Dean Kranz browses at Everett Comics, one of many stores giving away special editions on Free Comic Book Day. (Kevin Clark / The Herald)

Dean Kranz browses at Everett Comics, one of many stores giving away special editions on Free Comic Book Day. (Kevin Clark / The Herald)

Today’s Free Comic Book Day caters to fans of every stripe

Hundreds of comic shops and libraries nationwide participate in the event.

EVERETT — Kapow!

It’s Free Comic Book Day, a chance to score free books.

There are 50 special titles for the annual event founded in 2002 on the belief that for every person out there, there’s a comic book they’ll love. Series include Avengers, Pokemon, Riverdale (an offshoot of the old Archie comics), and Overwatch, based on a video game.

Hundreds of comic shops and also libraries nationwide participate in the event. Stores make it a party with swag and deals on merchandise to fuel the fervor. People come in comic book costumes and cosplay.

The books are free for customers. Merchants buy the comics at a reduced rate and set the free limit, which varies by store.

“People can grab up to three different free comics,” said Charlie Knoedler, owner of Everett Comics, 2831 Wetmore Ave. “Otherwise we’d have pandemonium.”

Free Comic Book Day is his store’s busiest day of the year.

“Lots of families will be trotting in here. Some say, ‘You know I got a baby. Can I get three for Baby? I promise to read to him.’ I say, ‘Aw, sure.’ ”

He expects people will be lined up around the block when the downtown store opens at 10 a.m.

All for comics?

The wait is worth it for comic fans. Amassing an issue every week or even every month adds up to more than a Netflix or newspaper subscription.

“The going rate is $3.99 and up,” Knoedler said. “Some are published at $2.99.”

A few samples of the free comics available at Everett Comics on Free Comic Book Day are shown. (Kevin Clark / The Herald)

A few samples of the free comics available at Everett Comics on Free Comic Book Day are shown. (Kevin Clark / The Herald)

Comic books started in the U.S. in the 1930s with the reprinting of newspaper comics strips on cheap paper. The platform where word balloons and art panels join forces to tell stories evolved to include everything in the universe. Just look at the popularity of the Marvel movies, which have fans of all ages and genders.

“The world of nerdom and comic books has come out of the closet and is accepted by society now,” Knoedler said.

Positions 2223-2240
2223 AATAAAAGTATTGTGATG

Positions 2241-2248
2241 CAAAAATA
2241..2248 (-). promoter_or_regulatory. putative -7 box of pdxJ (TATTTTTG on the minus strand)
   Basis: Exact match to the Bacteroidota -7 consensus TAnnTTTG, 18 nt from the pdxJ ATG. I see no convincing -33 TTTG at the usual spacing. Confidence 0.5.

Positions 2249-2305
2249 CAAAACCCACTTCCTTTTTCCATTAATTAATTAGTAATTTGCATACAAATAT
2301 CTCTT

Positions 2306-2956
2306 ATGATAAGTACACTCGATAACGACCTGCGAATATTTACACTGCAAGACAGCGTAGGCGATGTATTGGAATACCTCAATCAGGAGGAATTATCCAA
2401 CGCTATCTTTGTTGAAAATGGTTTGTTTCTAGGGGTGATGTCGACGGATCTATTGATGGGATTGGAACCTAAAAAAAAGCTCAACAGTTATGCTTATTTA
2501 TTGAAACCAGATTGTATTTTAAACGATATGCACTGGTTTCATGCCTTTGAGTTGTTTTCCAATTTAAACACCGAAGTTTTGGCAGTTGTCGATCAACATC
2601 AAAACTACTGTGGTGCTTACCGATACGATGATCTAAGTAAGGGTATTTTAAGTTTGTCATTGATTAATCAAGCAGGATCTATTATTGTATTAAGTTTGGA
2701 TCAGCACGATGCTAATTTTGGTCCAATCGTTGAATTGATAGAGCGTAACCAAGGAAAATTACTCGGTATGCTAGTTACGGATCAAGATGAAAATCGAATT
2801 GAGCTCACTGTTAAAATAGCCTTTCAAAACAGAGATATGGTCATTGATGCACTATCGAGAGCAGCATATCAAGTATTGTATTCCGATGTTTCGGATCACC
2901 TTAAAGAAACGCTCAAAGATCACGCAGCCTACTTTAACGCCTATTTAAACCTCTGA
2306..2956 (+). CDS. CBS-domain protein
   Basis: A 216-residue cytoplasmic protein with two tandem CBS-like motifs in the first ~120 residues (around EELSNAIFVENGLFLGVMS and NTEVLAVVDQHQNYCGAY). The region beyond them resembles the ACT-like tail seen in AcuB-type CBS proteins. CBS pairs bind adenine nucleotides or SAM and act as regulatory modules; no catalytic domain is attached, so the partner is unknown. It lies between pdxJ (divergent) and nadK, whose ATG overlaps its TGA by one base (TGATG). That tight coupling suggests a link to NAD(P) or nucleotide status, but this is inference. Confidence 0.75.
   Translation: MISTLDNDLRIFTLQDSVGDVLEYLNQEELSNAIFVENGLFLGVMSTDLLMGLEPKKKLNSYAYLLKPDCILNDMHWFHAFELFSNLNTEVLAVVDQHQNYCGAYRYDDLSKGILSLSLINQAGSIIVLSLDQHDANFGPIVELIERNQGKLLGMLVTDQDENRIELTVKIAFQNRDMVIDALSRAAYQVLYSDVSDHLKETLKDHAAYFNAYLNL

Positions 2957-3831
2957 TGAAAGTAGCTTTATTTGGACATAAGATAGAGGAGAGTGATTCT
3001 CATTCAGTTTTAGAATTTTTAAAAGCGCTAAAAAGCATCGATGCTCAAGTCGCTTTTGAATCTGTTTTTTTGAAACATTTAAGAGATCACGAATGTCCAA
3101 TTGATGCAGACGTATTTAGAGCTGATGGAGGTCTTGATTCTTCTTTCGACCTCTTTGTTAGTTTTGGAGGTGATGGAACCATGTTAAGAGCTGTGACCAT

Comics and graphic novel sales to consumers in the U.S. and Canada topped $1 billion in 2016, according to research resource Comichron.

“They are using comics as a gateway to advertise that a movie is coming out. There are more people that watch the movies than actually read comics — or actually read, period, these days,” Knoedler said.

“So the publishing companies are hoping their characters will become either a TV show or a movie and that’s how they make their millions for their stockholders. Not so much in publishing book sales anymore. It has all evolved.”

Everett Comics has umbrellas, backpacks and toys. It is down the block from Funko, which has helped business.

“A lot of people come in here thinking this is Funko,” he said. “Others trickle down here and they’ll buy books.”

Kassandra Poles, 19, a Western Washington University student, stops by both Wetmore places when she visits Everett.

“I’m a comics fan because of my dad. It’s a bonding thing. He brought me into it,” she said.

She’s a fan of Harley Quinn, who first appeared as the Joker’s sidekick and love interest and was later in a romantic relationship with super-villain Poison Ivy.

“There’s not a lot female role models. She may not be the most positive influence but she’s still a very strong woman who can fend for herself,” Poles said. “These superheros are a good influence on the younger generation.”

Chad Siron encourages his two teenage kids to read comic books.

“I’ve been collecting comics off and on for 30 years,” the Marysville man said. “The stories are entertaining. It’s nice to relax with a comic book. I like to hold them.”

Holding a comic is not like holding a regular book. There’s tactile satisfaction. It’s no longer cheap paper with blotted colors. These days it’s glossy and the characters practically jump off the pages.

Siron sported his hero Deadpool on his T-shirt. “He is very sarcastic and a little more adult. He doesn’t take himself too seriously.”

Knoedler’s favorite is Batman.

“Old school,” he said. “Even as a kid you always thought if you tried hard enough you too could be a hero. Instead of being born with superpowers, it was something a human could strive for.”

On Free Comic Book Day, he’s a superhero.


Andrea Brown: 425-339-3443; abrown @herald Twitter: @reporterbrown.

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